As the academic year draws to a close, I have been reflecting on some of my visits and events this term. Some of those have been wonderful visits to primary schools.
As I enter a school building I always know that somewhere on the wall, in a prominent place, there will be the school values, usually displayed in creative and visually striking ways, and I’ve been impressed by how the children of all ages are able to speak about those values (often rooted in the stories of the Bible) and the importance of them in their life together. Kindness, respect, forgiveness, trust and courage are just some of the values I have heard about this term – and all of them are about relationship.
As we contemplate our country and our world, it is not difficult to see that when those values lose their prominence, not least in the lives of adults, the fractures and brokenness of life grow ever greater and we have a yearning for those values to be discovered or restored. I have been deeply aware of this on three recent visits to prisons, and my interaction with prisoners, staff and chaplains.
Last Tuesday, I had the privilege of participating in several events in Westminster. These ranged from the work of the Domestic Abuse Commissioner through to an event Remembering Srebrenica and the genocide of 1995. Had those values of our primary schools been written on walls, inscribed on hearts and enacted in lives, those events would not have been required.
One of the events was on body image, hosted by Luke Evans MP, with whom I have been in conversation regarding his campaign for legislation which would require advertisers to label images which have been digitally altered. For me, this relates strongly to my liedentity campaign and where young people find their value.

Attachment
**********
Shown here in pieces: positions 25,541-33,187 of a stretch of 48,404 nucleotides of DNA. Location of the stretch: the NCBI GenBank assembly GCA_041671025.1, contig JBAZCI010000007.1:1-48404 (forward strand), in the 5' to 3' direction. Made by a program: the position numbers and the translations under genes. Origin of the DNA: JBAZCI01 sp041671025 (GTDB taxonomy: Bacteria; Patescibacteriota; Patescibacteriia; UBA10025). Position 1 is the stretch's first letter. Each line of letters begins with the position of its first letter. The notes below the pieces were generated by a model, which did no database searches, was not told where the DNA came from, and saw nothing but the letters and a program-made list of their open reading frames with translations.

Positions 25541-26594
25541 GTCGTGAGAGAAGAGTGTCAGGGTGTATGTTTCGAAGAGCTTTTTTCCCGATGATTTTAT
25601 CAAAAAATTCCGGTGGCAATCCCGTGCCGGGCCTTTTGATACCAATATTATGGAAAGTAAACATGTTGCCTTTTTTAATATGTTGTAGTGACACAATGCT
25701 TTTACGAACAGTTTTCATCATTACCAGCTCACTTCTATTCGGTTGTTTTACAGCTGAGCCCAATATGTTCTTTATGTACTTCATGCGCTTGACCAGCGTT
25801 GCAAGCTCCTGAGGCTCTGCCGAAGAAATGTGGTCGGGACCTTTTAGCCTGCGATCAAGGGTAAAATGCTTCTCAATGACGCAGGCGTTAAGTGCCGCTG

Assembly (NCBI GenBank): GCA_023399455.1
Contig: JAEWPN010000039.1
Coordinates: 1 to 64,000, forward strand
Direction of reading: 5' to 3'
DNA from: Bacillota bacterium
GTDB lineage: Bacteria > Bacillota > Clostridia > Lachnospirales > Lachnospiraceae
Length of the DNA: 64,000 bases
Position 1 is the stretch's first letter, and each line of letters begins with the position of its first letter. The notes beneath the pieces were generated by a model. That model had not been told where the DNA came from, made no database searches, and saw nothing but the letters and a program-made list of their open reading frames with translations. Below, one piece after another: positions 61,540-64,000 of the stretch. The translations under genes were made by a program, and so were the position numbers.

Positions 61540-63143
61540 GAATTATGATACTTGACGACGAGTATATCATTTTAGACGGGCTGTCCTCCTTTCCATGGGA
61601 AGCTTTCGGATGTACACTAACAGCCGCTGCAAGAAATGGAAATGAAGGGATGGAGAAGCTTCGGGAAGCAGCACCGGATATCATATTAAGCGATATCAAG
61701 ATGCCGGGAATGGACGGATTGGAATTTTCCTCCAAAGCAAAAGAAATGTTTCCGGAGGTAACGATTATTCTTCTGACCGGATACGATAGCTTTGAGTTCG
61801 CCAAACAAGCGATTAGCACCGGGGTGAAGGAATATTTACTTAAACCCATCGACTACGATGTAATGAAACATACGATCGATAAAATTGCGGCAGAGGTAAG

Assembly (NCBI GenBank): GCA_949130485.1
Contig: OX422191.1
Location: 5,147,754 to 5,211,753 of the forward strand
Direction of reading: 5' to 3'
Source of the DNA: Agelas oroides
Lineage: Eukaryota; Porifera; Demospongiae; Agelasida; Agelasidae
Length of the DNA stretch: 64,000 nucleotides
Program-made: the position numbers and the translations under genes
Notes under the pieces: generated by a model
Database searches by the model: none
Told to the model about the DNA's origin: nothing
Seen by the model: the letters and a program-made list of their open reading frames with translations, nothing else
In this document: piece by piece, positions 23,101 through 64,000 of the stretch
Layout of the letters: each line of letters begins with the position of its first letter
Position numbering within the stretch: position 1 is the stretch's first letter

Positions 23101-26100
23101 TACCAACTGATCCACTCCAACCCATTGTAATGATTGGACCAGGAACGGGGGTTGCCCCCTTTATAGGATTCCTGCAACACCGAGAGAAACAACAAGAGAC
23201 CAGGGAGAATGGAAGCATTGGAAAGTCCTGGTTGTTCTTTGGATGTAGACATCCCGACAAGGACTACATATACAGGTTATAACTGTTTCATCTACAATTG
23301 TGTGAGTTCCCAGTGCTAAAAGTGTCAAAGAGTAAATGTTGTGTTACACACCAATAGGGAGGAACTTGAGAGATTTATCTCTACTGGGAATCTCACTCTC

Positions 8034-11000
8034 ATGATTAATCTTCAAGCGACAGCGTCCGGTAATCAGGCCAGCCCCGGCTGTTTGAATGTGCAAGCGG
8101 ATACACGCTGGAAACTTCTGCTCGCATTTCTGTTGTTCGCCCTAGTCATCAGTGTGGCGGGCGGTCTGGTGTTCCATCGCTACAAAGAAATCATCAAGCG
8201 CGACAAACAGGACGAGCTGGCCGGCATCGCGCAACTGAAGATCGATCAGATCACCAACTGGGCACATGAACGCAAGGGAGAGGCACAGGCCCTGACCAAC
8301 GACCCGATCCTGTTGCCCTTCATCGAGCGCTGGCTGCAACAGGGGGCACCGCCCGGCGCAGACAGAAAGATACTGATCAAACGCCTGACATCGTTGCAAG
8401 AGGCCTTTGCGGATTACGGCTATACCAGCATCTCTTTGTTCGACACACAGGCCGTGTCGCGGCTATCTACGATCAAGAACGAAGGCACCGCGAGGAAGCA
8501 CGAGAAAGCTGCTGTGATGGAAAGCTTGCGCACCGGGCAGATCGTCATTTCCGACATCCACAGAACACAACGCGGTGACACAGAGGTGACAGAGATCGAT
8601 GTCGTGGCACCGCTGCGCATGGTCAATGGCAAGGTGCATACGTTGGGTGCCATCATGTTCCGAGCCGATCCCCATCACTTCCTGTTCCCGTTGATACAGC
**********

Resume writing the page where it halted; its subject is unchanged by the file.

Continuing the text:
I am delighted that, in this Bulletin, we can share the latest liedentity film which emerged from a day at The Cotswold School. Sadly, so many young people find that the messages of the world around them no longer speak loudly of those values they had on their primary school walls but rather of values around appearance. As I talk about these issues with young people, I often find it moving when I ask them to talk together about what they value in one another. There is always a poignant moment when they hear from their peers, sometimes for the first time, what others value in them – and it has never been about appearance. Their words about the value they place on kindness, respect, forgiveness, trust and courage, and so much more, are rarely messages they glean from each other on social media or in their daily banter.
Today is day four of garden parties at Bishopscourt and the delight of thanking different groups of people. Whilst it is lovely to see the appearance of people in an array of summer outfits and hats, it’s even more pleasing to be in a space in which we celebrate relationship as individuals who belong together as children of God. Those values on the primary school walls are not mere words. They call us back to who we are created to be rooted in the love and relationship of God, revealed in Jesus Christ and at work within us through the power of the Holy Spirt.
With my thanks and prayers as ever,